It wasn’t surprising to anyone when Andrew Whitworth was named the Los Angeles Rams’ 2021 season nominee for the Walter Payton Man of the Year Award, an honor that recognizes NFL players who have exhibited excellence on the field, and whose passion to impact lives extends beyond the game.
The veteran tackle’s impact on the LA community is only surpassed by his performance on the field. Nicknamed Big Whit, Big Uncle, Unc, Big Brother and other monikers for “old man” by fellow Rams players, Whitworth made history on Dec. 13 by becoming the first tackle over the age of 40 to start an NFL game. “He sure has meant a lot to this organization both on and off the field,” head coach Sean McVay said, according to ESPN. “I think sometimes you take for granted that he’s 40 years old. If you didn’t know with the bald head and stuff like that, I mean he moves around like he’s young and he’s got great athleticism.”
Big birthday coming up for Andrew Whitworth, who will become the first NFL player to start at left tackle at age 40 when the Rams play the Cardinals on MNF. Whitworth also joins Tom Brady as only the second 40-year-old to currently be playing in the league https://t.co/AwptCfks7W— Lindsey Thiry (@LindseyThiry) December 8, 2021
Aside from protecting Matthew Stafford and ensuring that the quarterback has only been sacked 17 times this season, the 6-foot-7, 330-pound tackle has also used his huge influence over younger teammates to encourage them to help local causes. While Whitworth is a native of the other LA (i.e. the Louisiana city of Monroe), he’s adopted SoCal as his home in all ways since signing with the Rams in March 2017.
The Big Whit 77 Foundation was initially launched in partnership with his wife, Melissa, to fund a number of worthy causes, including the “Whit’s Warriors Scholarship” program, which helps students fund higher education; Open Arms, following the belief that every child deserves a loving and supportive home; and the Wish List Event, gifting presents to Louisiana families over the holiday season.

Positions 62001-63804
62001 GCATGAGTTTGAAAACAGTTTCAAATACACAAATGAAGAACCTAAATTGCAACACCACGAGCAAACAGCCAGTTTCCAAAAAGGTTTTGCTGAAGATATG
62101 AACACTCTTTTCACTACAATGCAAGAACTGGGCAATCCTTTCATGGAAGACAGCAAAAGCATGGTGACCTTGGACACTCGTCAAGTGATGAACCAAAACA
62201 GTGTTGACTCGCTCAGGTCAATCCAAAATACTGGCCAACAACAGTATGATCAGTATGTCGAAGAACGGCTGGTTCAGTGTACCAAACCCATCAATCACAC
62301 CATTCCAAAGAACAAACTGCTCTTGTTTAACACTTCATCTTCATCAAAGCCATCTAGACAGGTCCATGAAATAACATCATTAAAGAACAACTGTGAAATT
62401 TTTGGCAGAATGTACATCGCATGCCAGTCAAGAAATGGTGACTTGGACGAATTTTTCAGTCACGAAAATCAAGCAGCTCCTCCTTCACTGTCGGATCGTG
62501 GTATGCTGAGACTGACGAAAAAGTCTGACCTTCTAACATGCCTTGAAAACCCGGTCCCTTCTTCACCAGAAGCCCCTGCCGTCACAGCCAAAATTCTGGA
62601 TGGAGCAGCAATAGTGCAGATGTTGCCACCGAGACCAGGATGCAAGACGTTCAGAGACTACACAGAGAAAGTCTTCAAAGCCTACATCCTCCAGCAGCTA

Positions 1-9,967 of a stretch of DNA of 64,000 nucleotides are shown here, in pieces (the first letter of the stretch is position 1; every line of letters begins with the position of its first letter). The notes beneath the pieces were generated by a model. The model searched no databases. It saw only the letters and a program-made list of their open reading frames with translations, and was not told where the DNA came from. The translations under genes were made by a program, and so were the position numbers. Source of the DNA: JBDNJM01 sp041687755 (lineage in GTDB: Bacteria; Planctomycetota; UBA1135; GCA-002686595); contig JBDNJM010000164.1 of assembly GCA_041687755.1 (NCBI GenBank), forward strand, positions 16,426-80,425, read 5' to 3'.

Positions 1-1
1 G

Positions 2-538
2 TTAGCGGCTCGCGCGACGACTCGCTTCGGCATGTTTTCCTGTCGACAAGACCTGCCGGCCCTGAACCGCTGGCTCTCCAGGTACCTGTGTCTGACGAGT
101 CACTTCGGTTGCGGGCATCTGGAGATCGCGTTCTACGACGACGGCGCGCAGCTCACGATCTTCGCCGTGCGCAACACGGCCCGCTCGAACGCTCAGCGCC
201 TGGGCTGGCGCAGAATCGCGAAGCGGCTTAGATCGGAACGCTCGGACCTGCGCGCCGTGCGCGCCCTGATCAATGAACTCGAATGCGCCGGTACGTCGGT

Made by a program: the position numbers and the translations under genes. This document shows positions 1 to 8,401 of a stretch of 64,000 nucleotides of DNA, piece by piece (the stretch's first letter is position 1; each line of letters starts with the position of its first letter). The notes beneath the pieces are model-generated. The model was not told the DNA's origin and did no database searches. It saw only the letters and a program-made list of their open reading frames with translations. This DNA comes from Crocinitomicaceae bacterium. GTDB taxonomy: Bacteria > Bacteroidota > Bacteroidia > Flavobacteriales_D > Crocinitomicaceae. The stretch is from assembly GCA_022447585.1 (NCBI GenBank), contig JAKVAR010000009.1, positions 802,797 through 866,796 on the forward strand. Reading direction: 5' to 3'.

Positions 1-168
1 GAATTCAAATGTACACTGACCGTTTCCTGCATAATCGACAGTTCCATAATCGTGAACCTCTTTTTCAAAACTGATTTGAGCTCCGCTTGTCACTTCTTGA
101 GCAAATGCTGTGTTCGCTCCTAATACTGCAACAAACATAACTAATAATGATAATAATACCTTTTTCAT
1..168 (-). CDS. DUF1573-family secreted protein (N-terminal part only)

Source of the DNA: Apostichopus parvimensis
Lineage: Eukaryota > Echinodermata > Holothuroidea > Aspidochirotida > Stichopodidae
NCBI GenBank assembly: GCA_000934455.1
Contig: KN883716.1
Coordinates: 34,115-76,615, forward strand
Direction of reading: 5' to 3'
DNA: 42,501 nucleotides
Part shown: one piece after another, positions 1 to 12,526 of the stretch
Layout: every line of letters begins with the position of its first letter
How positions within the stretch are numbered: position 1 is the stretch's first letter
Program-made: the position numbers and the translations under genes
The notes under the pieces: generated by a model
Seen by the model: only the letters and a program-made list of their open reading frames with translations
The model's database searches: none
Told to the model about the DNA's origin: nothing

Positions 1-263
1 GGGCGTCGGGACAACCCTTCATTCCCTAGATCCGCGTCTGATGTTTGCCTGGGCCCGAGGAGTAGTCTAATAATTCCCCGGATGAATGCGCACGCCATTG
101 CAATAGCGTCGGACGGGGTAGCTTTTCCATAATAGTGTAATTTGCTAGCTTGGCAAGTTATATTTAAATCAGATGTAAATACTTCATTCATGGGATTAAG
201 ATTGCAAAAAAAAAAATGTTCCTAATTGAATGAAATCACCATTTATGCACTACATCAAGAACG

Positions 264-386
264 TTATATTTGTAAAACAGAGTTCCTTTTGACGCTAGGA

In March 2020, Whitworth and then-Rams quarterback Jared Goff quickly responded to the hunger crisis in Los Angeles at the onset of the pandemic when they each donated $250,000 to the Los Angeles Regional Food Bank to help fund 1 million meals for the local community.
“Tough times, like what we’re experiencing now, really show you the true value and importance of community,” Whitworth said at the time, according to a press release from the team. “We’re here to wrap our arms around our hurting neighbors, let them know that they aren’t forgotten, and that we are here for them.”
Of course, no one could imagine just how long the COVID-19 pandemic would last. It has impacted countless lives and businesses since, with family-run restaurants among the hardest hit. One of those that was at a risk of closure was The Serving Spoon in Inglewood, close to SoFi Stadium, where owners Angela and JC Johnson had to pay staff out of their personal savings just to stay afloat. When the Johnsons posted a GoFundMe video pleading for support, Andrew and Melissa were among those who came to the rescue and donated $50,000 to save the local institution from closure. Not surprisingly, the couple have an open invitation for free food any time they want!